The U.S. returned in force to the Middle East in 1980, after the Shi’ite Muslim revolution in Iran against Shah Pahlevi’s pro-U.S. dictatorship. A troop and bombing raid to free U.S. Embassy hostages held in downtown Tehran had to be aborted in the Iranian desert. After the 1982 Israeli occupation of Lebanon, U.S. Marines were deployed in a neutral “peacekeeping” operation. They instead took the side of Lebanon’s pro-Israel Christian government against Muslim rebels, and U.S. Navy ships rained enormous shells on Muslim civilian villages. Embittered Shi’ite Muslim rebels responded with a suicide bomb attack on Marine barracks, and for years seized U.S. hostages in the country. In retaliation, the CIA set off car bombs to assassinate Shi’ite Muslim leaders. Syria and the Muslim rebels emerged victorious in Lebanon.

    Elsewhere in the Middle East, the U.S. launched a 1986 bombing raid on Libya, which it accused of sponsoring a terrorist bombing later tied to Syria. The bombing raid killed civilians, and may have led to the later revenge bombing of a U.S. jet over Scotland. Libya’s Arab nationalist leader Muammar Qaddafi remained in power. The U.S. Navy also intervened against Iran during its war against Iraq in 1987-88, sinking Iranian ships and “accidentally” shooting down an Iranian civilian jetliner.

    U.S. forces invaded Panama in 1989 to oust the nationalist regime of Manuel Noriega. The U.S. accused its former ally of allowing drug-running in the country, though the drug trade actually increased after his capture. U.S. bombing raids on Panama City ignited a conflagration in a civilian neighborhood, fed by stove gas tanks. Over 2,000 Panamanians were killed in the invasion to capture one leader.

    The following year, the U.S. deployed forces in the Persian Gulf after the Iraqi invasion of Kuwait, which turned Washington against its former Iraqi ally Saddam Hussein. U.S. supported the Kuwaiti monarchy and the Muslim fundamentalist monarchy in neighboring Saudi Arabia against the secular nationalist Iraq regime. In January 1991, the U.S..and its allies unleashed a massive bombing assault against Iraqi government and military targets, in an intensity beyond the raids of World War II and Vietnam. Up to 200,000 Iraqis were killed in the war and its imemdiate aftermath of rebellion and disease, including many civilians who died in their villages, neighborhoods, and bomb shelters. The U.S. continued economic sanctions that denied health and energy to Iraqi civilians, who died by the hundreds of thousands, according to United Nations agencies. The U.S. also instituted “no-fly zones” and virtually continuous bombing raids, yet Saddam was politically bolstered as he was militarily weakened.

    In the 1990s, the U.S. military led a series of what it termed “humanitarian interventions” it claimed would safeguard civilians. Foremost among them was the 1992 deployment in the African nation of Somalia, torn by famine and a civil war between clan warlords. Instead of remaining neutral, U.S. forces took the side of one faction against another faction, and bombed a Mogadishu neighborhood. Enraged crowds, backed by foreign Arab mercenaries, killed 18 U.S. soldiers, forcing a withdrawal from the country.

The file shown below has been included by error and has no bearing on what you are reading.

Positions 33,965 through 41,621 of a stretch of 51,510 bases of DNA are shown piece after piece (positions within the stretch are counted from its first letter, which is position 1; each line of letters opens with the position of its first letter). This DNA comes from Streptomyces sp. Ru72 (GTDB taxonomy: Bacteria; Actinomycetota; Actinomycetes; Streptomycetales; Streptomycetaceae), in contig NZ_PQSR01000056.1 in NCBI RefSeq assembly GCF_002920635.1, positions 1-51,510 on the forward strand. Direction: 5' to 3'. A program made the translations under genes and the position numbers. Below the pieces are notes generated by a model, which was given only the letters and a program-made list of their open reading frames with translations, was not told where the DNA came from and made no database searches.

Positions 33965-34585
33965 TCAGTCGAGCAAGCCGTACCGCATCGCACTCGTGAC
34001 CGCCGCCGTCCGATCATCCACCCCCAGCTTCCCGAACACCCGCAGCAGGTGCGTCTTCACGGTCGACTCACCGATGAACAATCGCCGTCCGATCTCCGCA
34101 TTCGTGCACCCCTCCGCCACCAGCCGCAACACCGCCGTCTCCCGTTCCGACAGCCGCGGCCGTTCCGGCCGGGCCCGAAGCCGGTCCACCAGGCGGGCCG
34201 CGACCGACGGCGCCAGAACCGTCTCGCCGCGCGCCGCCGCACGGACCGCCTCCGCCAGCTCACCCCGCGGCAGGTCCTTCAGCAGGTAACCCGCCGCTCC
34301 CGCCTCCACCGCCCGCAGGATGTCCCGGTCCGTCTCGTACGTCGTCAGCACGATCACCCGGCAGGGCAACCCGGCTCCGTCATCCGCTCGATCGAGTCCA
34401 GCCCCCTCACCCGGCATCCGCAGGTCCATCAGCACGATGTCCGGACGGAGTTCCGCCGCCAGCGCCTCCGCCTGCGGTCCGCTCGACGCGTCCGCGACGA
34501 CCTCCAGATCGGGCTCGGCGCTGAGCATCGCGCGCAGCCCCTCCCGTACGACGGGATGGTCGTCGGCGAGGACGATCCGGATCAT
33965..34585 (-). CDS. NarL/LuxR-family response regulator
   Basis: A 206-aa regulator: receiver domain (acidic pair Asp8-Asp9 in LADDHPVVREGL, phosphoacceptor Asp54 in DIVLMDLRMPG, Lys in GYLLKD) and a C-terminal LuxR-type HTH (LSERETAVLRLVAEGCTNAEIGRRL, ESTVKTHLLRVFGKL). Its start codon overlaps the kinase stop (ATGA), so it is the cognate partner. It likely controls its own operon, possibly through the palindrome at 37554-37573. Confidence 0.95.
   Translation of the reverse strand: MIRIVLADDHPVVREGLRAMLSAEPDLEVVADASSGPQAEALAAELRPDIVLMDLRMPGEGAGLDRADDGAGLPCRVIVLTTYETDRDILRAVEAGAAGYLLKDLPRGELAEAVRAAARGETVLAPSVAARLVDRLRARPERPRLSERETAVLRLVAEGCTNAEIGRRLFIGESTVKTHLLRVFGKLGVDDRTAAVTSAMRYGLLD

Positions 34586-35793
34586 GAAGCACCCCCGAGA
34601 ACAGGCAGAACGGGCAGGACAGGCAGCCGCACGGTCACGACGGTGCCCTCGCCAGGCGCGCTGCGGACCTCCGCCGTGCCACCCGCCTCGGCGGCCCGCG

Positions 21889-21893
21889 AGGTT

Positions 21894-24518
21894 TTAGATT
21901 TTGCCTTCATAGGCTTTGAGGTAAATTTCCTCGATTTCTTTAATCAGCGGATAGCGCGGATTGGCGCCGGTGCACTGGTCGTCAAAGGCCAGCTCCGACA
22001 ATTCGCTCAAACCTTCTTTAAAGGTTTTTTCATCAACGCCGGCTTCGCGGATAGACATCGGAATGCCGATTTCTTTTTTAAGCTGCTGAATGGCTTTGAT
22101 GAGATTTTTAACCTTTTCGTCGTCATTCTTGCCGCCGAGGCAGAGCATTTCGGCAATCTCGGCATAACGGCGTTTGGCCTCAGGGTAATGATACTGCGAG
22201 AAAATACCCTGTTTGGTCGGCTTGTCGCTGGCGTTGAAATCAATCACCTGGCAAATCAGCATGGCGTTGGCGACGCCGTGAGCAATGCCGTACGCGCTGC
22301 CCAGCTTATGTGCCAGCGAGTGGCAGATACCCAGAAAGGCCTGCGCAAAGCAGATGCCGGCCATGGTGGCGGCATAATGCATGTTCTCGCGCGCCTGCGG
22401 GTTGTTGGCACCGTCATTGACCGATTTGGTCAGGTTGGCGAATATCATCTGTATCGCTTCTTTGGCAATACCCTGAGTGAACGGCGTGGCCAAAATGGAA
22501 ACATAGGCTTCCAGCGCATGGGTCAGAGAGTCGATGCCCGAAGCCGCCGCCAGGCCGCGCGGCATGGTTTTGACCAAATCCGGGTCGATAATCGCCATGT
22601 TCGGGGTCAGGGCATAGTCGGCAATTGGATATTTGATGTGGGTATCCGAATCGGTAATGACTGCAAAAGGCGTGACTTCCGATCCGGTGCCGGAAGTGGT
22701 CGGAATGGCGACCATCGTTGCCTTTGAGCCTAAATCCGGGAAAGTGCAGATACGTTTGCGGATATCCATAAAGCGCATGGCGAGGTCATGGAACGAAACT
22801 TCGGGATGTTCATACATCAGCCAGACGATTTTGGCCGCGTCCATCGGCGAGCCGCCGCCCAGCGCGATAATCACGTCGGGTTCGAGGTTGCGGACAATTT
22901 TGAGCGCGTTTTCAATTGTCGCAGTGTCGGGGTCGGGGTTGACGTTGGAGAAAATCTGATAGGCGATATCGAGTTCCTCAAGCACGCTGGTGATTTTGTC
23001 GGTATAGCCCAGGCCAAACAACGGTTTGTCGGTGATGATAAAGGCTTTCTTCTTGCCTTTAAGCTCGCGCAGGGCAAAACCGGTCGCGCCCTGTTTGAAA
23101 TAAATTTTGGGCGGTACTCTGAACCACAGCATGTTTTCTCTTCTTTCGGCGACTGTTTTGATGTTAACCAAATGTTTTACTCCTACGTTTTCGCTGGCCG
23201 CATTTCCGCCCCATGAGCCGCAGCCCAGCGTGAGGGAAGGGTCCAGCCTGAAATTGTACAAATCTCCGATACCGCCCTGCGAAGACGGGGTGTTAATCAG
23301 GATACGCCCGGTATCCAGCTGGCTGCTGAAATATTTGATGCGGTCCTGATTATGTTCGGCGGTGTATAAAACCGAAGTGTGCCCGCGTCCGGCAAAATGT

Other so-called “humanitarian interventions” were centered in the Balkan region of Europe, after the 1992 breakup of the multiethnic federation of Yugoslavia. The U.S. watched for three years as Serb forces killed Muslim civilians in Bosnia, before its launched decisive bombing raids in 1995. Even then, it never intervened to stop atrocities by Croatian forces against Muslim and Serb civilians, because those forces were aided by the U.S. In 1999, the U.S. bombed Serbia to force President Slobodan Milosevic to withdraw forces from the ethnic Albanian province of Kosovo, which was torn a brutal ethnic war. The bombing intensified Serbian expulsions and killings of Albanian civilians from Kosovo, and caused the deaths of thousands of Serbian civilians, even in cities that had voted strongly against Milosevic. When a NATO occupation force enabled Albanians to move back, U.S. forces did little or nothing to prevent similar atrocities against Serb and other non-Albanian civilians. The U.S. was viewed as a biased player, even by the Serbian democratic opposition that overthrew Milosevic the following year.

    Even when the U.S. military had apparently defensive motives, it ended up attacking the wrong targets. After the 1998 bombings of two U.S. embassies in East Africa, the U.S. “retaliated” not only against Osama Bin Laden’s training camps in Afghanistan, but a pharmaceutical plant in Sudan that was mistakenly said to be a chemical warfare installation. Bin Laden retaliated by attacking a U.S. Navy ship docked in Yemen in 2000. After the 2001 terror attacks on the United States, the U.S. military is poised to again bomb Afghanistan, and possibly move against other states it accuses of promoting anti-U.S. “terrorism,” such as Iraq and Sudan. Such a campaign will certainly ratchet up the cycle of violence, in an escalating series of retaliations that is the hallmark of Middle East conflicts. Afghanistan, like Yugoslavia, is a multiethnic state that could easily break apart in a new catastrophic regional war. Almost certainly more civilians would lose their lives in this tit-for-tat war on “terrorism” than the 3,000 civilians who died on September 11.